5. Conversations. Not everyone is looking to talk early in the morning. Drivers have the prerogative to start a conversation, while passengers generally keep quiet until then. Passengers offering contributions to the driver are one exception.
6. Conflicts happen. It's inevitable. Some people like the Raiders, others the 49ers. Some the Giants, others the A's. In the event of a disagreement before you reach the dropoff point, use your head. Stay calm and finish the ride safely.
A: In the event that you're stuck without a ride, casual carpool locations are usually close to many forms of public transportation that can get you into the city. In the event that public transit options aren't in service, we encourage you to check out services like Lyft and Sidecar. The majority of casual carpool locations are located near BART or bus stops so you can quickly be on your way if a ride is looking unlikely. Such circumstances typically happen when you've showed up to a location near the end of the carpool hours of operation so drivers are less likely to come by.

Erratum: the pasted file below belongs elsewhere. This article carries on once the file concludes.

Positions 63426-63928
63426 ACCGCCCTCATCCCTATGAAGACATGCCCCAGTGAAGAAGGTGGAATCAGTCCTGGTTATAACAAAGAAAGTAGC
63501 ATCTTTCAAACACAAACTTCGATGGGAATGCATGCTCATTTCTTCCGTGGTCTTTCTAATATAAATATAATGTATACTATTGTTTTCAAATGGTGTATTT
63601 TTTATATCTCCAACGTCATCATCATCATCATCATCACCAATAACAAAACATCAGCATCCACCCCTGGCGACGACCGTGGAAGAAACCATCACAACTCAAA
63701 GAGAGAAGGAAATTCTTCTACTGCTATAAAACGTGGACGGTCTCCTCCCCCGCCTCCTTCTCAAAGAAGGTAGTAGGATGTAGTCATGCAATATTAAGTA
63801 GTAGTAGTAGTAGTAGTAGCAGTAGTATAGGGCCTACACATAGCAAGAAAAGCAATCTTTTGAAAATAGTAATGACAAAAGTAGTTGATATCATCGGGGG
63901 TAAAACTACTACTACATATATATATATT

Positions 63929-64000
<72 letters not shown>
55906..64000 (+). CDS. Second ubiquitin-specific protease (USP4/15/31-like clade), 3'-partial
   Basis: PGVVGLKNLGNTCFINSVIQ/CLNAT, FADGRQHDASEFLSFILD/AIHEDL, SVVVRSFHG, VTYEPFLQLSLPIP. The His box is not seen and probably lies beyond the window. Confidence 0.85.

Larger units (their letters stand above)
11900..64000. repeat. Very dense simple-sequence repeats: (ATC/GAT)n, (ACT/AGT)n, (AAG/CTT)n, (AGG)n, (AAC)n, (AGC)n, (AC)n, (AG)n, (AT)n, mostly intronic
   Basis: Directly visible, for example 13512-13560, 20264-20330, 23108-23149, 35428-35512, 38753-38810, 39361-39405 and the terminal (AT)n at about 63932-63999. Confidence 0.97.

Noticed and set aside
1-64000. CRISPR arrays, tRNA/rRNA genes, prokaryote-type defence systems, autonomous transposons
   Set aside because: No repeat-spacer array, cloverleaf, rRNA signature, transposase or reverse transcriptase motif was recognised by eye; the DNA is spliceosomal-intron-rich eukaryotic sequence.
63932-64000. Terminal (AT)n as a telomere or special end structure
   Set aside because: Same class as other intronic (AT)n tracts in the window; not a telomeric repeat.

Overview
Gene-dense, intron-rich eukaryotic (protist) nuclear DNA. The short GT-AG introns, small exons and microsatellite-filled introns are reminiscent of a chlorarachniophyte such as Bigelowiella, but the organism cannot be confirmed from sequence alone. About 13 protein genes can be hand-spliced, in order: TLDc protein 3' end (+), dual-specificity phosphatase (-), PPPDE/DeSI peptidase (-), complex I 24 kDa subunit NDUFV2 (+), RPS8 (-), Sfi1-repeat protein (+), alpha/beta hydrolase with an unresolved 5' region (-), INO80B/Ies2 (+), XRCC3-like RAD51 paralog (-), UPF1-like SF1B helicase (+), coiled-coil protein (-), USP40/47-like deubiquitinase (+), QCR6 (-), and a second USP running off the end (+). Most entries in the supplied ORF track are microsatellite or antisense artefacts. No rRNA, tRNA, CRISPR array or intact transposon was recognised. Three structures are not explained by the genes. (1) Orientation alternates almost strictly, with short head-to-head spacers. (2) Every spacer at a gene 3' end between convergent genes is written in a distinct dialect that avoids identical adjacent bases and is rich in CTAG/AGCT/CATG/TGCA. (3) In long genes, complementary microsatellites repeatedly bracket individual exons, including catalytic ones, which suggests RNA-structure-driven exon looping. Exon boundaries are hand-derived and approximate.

A: Great question! Studies have shown that those who casual carpool can save an average of 20 minutes on their morning commute into San Francisco compared to driving. It's the fastest way for both riders and drivers to get from the East Bay to downtown San Francisco in the morning. Casual carpooling may also save commuting costs related to tolls or public transportation.
A: Awesome! As the community grows, more locations will create further growth. Good casual carpool locations have a combination of features including: near public transit, close to common commute routes, high population density, and room for parking. SF Casual Carpool hopes to aid in the creation of new locations.